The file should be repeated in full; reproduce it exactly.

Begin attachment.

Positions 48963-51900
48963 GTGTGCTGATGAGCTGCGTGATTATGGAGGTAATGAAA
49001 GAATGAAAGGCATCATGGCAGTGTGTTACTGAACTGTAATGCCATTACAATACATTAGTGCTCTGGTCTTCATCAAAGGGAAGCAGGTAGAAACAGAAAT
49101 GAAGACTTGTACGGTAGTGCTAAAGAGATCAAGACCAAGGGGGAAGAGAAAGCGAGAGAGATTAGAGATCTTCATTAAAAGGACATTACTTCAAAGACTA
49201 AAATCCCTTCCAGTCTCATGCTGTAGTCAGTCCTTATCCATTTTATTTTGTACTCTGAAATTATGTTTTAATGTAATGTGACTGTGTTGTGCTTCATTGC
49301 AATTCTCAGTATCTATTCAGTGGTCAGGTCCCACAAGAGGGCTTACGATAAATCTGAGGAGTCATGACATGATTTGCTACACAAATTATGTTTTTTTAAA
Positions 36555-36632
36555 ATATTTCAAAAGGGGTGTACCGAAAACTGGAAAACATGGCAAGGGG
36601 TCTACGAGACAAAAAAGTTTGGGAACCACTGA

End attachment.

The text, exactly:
Positions 48963-51900
48963 GTGTGCTGATGAGCTGCGTGATTATGGAGGTAATGAAA
49001 GAATGAAAGGCATCATGGCAGTGTGTTACTGAACTGTAATGCCATTACAATACATTAGTGCTCTGGTCTTCATCAAAGGGAAGCAGGTAGAAACAGAAAT
49101 GAAGACTTGTACGGTAGTGCTAAAGAGATCAAGACCAAGGGGGAAGAGAAAGCGAGAGAGATTAGAGATCTTCATTAAAAGGACATTACTTCAAAGACTA
49201 AAATCCCTTCCAGTCTCATGCTGTAGTCAGTCCTTATCCATTTTATTTTGTACTCTGAAATTATGTTTTAATGTAATGTGACTGTGTTGTGCTTCATTGC
49301 AATTCTCAGTATCTATTCAGTGGTCAGGTCCCACAAGAGGGCTTACGATAAATCTGAGGAGTCATGACATGATTTGCTACACAAATTATGTTTTTTTAAA
Positions 36555-36632
36555 ATATTTCAAAAGGGGTGTACCGAAAACTGGAAAACATGGCAAGGGG
36601 TCTACGAGACAAAAAAGTTTGGGAACCACTGA